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« Reply #119 on: March 16, 2008, 09:55:15 am »









p. 79



Once having made up his mind that Amen and all the other "gods" of Egypt must be swept away, Amenhetep IV determined to undertake this work without delay.

After years of thought, he had come to the conclusion that only the solar gods, Tem, Ra and Horus
of the Two Horizons were worthy of veneration, and that some form of their worship must take the place of that of Amen.

The form of the Sun-god which he chose for worship was ATEN, i.e., the solar Disk, which was the abode of Tem and later of Ra of Heliopolis.

But to him the Disk was not only the abode of the Sun-god, it was the god himself, who, by means
of the heat and light which emanated from his own body, gave life to everything on the earth. To Aten Amenhetep ascribed the attributes of the old gods, Tem, Ra, Horus, Ptah, and even of Amen, and he proclaimed that Aten was "One" and "Alone."

But this had also been proclaimed by all the priesthoods of the old gods, Tem, Khepera, Khnem, Ra, and, later, of Amen. The worshippers of every great god in Egypt had from time immemorial declared that their god was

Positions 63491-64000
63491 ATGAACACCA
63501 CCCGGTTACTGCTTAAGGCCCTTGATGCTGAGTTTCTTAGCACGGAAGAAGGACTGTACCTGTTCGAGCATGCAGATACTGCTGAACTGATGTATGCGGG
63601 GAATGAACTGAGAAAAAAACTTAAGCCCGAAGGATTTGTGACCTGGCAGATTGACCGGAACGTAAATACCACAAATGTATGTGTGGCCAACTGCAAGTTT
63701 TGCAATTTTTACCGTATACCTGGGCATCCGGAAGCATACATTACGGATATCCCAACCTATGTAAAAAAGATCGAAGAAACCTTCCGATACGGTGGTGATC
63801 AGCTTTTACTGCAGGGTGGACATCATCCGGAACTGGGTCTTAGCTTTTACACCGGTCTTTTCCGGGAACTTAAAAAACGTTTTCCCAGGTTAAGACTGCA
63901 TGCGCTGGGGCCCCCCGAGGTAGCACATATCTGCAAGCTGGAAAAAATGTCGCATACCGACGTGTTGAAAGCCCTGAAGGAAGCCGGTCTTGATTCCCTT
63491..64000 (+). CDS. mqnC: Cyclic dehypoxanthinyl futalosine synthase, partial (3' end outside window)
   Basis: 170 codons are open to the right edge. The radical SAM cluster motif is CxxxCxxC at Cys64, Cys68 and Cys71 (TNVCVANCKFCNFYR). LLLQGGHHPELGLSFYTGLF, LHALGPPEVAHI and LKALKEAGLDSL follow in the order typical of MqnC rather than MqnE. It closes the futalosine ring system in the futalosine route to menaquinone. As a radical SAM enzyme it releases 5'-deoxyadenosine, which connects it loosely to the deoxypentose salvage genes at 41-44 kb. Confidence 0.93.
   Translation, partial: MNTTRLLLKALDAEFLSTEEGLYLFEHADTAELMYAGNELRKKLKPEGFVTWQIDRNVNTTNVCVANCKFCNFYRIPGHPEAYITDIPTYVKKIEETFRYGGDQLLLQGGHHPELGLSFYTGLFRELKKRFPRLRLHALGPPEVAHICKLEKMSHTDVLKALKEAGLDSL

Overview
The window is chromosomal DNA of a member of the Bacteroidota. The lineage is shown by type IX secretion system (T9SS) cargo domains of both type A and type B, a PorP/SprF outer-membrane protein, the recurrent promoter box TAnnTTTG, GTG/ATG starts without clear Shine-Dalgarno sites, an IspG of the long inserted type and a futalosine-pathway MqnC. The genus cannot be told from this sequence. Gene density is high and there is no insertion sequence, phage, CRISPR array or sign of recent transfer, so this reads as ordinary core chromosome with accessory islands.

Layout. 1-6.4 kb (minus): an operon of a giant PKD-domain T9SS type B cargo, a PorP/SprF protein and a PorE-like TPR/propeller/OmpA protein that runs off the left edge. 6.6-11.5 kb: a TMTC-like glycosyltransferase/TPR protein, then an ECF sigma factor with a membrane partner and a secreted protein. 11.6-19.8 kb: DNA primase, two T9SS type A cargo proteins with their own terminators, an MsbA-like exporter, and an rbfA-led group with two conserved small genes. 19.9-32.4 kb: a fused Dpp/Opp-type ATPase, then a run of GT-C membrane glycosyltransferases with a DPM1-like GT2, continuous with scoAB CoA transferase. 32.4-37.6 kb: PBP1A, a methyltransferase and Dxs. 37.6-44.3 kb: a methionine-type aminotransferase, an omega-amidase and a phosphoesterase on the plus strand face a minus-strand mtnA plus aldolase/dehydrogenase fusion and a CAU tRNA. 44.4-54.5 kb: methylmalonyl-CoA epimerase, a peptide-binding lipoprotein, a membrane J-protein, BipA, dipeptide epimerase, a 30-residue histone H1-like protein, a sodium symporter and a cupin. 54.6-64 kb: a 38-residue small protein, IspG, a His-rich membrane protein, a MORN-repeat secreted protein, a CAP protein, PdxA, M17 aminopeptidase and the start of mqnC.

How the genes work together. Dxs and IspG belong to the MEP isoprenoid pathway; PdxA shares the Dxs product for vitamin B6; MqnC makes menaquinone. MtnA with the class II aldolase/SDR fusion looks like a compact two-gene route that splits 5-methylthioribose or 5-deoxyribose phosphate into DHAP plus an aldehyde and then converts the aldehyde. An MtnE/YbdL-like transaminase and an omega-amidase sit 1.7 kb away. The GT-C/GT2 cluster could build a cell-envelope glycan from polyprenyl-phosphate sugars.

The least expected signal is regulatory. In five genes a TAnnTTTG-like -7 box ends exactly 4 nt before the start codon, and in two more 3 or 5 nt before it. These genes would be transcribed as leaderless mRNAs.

"One."

"Oneness" was an attribute, it would seem, of everything that was worshipped in Egypt, just as it is
in some parts of India.

It is inconceivable that Amenhetep IV knew of the existence of other suns besides the sun he saw, and it was obvious that Aten, the solar disk, was one alone, and without counterpart or equal.

Some light is thrown upon Amenhetep's views as to the nature of his god by the title which he gave him. This title is written within two cartouches and reads:--



"The Living Horus of the two horizons,

exalted in the Eastern Horizon in his name of

Shu-who-is-in-the-Disk."